Nothing can prepare you for the reality of a knock on the door telling you your wife has been in an accident. It can’t prepare you for being the one to identify her by her wedding ring as she lies in a coma in the ICU. Nothing prepares you for becoming a widower and a single dad at the age of 28.
For Chief Master Sgt. Nathan Parks, 726th Operations Group Superintendent, resiliency became more than training in 2006. It became a path to surviving tragedy.
Before the knock, Parks describes his life as normal. He was an Air Force Reservist who had just finished a deployment. He and his wife had just adopted two special needs children. His civilian career as police officer was advancing and he was running a private investigation business.
After the knock, Parks found himself trying to manage the new reality of his life.
“There were days I didn’t even feel like getting out of bed,” Parks said.
For Parks, managing life after losing his wife was compounded when in the same year he found out his dad left his mom after 32 years of marriage, followed by blowing his knee out for a second time in the spring of 2007.
The overwhelming stress and grief that came from the events in Parks’ life took a toll on his health.
Through counseling Parks realized he had to take back control in his life so he could be there for his children.
“One of the things the counselor said to me was, ‘The best thing you can do for your kids is be a healthy you.’” Parks said. “I knew the way I handled things would set the tone for their (his children) life on how they handled adversity and challenges.”
Even before Comprehensive Airman Fitness concept was adopted by the Air Force in 2009, Parks said his journey to wellness began by focusing his mental, physical, social and spiritual health.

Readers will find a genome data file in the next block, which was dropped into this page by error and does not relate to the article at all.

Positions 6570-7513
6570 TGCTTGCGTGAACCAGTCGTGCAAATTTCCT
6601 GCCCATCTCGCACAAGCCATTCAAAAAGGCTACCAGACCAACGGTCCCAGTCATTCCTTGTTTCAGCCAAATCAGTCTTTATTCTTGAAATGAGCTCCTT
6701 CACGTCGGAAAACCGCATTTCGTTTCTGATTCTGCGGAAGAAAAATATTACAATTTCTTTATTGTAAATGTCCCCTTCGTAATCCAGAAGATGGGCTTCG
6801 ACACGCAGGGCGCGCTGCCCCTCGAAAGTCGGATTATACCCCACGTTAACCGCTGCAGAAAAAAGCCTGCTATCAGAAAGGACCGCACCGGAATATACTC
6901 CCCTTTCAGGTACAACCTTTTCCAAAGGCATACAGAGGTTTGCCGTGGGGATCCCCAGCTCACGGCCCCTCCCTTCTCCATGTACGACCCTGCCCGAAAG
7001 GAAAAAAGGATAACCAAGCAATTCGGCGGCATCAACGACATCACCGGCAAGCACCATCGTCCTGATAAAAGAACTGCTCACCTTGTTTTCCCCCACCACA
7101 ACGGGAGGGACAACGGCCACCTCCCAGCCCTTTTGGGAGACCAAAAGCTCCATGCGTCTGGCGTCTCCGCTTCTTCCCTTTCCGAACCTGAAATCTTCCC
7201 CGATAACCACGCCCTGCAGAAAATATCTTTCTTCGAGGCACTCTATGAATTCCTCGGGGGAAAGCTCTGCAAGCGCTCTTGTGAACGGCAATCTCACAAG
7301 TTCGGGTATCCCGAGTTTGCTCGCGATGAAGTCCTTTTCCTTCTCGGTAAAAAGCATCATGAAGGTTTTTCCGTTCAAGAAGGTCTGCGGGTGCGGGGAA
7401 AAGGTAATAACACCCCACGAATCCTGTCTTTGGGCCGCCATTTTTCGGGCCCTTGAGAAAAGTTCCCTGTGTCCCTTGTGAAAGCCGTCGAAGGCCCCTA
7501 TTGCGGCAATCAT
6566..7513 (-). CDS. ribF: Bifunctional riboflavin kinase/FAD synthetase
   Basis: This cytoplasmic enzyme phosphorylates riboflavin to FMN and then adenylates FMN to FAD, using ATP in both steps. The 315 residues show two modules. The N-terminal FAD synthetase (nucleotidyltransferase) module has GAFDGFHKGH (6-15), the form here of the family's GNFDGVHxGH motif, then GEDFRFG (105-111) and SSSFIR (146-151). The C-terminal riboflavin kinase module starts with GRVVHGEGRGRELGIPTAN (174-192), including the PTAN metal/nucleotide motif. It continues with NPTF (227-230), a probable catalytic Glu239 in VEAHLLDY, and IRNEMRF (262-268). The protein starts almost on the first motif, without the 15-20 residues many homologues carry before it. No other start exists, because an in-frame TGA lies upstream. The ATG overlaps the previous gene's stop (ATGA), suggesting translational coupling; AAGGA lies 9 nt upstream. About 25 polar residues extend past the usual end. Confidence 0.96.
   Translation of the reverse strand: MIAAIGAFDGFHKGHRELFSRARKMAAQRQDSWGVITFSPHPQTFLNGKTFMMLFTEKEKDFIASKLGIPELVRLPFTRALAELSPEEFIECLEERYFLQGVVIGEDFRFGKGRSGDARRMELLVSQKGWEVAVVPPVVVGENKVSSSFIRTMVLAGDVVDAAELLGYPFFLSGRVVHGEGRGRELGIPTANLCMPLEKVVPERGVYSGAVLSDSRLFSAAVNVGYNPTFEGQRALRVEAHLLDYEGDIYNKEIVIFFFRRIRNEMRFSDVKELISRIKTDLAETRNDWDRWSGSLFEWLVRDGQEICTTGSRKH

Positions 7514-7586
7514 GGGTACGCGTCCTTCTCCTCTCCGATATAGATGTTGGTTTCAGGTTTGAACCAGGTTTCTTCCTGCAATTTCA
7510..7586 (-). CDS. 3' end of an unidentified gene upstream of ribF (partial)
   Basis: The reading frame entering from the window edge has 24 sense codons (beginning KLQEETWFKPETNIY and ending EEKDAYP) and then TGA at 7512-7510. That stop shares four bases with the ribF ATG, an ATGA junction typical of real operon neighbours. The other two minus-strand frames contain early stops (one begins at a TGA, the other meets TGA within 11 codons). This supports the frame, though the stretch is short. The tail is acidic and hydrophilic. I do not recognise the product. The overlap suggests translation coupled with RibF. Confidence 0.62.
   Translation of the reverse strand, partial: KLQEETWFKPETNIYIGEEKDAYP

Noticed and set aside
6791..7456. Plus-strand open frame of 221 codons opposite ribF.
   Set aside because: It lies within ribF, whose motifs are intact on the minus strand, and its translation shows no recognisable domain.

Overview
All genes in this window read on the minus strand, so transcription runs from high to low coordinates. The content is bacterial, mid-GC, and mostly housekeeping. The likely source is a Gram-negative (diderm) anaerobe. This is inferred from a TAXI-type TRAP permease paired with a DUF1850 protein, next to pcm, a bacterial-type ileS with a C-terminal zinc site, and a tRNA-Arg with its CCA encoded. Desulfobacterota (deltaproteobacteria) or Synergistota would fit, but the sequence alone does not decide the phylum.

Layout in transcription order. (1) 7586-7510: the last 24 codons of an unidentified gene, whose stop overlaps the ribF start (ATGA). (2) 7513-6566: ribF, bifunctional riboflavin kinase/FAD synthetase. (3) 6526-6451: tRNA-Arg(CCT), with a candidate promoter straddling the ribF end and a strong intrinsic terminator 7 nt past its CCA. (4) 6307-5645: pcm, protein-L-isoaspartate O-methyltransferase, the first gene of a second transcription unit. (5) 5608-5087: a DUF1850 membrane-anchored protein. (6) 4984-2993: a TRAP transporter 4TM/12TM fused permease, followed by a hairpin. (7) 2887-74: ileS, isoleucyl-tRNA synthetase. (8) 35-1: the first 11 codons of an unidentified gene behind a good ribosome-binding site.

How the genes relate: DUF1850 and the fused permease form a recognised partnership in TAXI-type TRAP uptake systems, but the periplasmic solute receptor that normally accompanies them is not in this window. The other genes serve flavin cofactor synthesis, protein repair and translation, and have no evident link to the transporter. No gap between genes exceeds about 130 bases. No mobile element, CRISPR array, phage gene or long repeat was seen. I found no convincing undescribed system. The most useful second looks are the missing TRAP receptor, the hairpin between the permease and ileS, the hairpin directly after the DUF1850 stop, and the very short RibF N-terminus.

Parks got back in the gym and was able to find solitude and healing there.
“There was not a lot I could control in my life and I wasn’t winning a lot of battles,” Parks said. “Being able to win in the weight room started giving me confidence in what I could do and what I could withstand.”
Parks also said he had to acknowledge the anger and betrayal he felt in his spiritual life in order to move forward.
“I started keeping record of all the good things that I felt like God had done in my life, all the blessings I probably didn’t deserve and it (the list) way outweighed this one page of why I was mad,” he said.
Along with Parks’ internal resiliency journey, he also emphasized the profound impact of having people just being present had made on his ability to rebuild a healthy life.
“Every other night some military member would show up at my house and bring a meal,” he said. “It was something simple like that.”
Looking back on those years, Parks said his greatest advice to supporting others is to just be present.
“There’s times where nothing can be said and our presence is where the value is added,” he said. “Just be present. Don’t ask the question … just do and do it without expectations.”
For Parks the final piece of the grieving process was realizing that sharing his story helped others through their own healing process.
“I hated telling my story. I hated people feeling sorry for me and not knowing what to say,” he said.
However, when he sees people grieving or needing resiliency, he hopes his own story will equip, empower and inspire them to be the hero in their own resiliency journey.
Editor’s note: This is the first of a two-part story. Look for Part Two in the next issue of Desert Lightning News.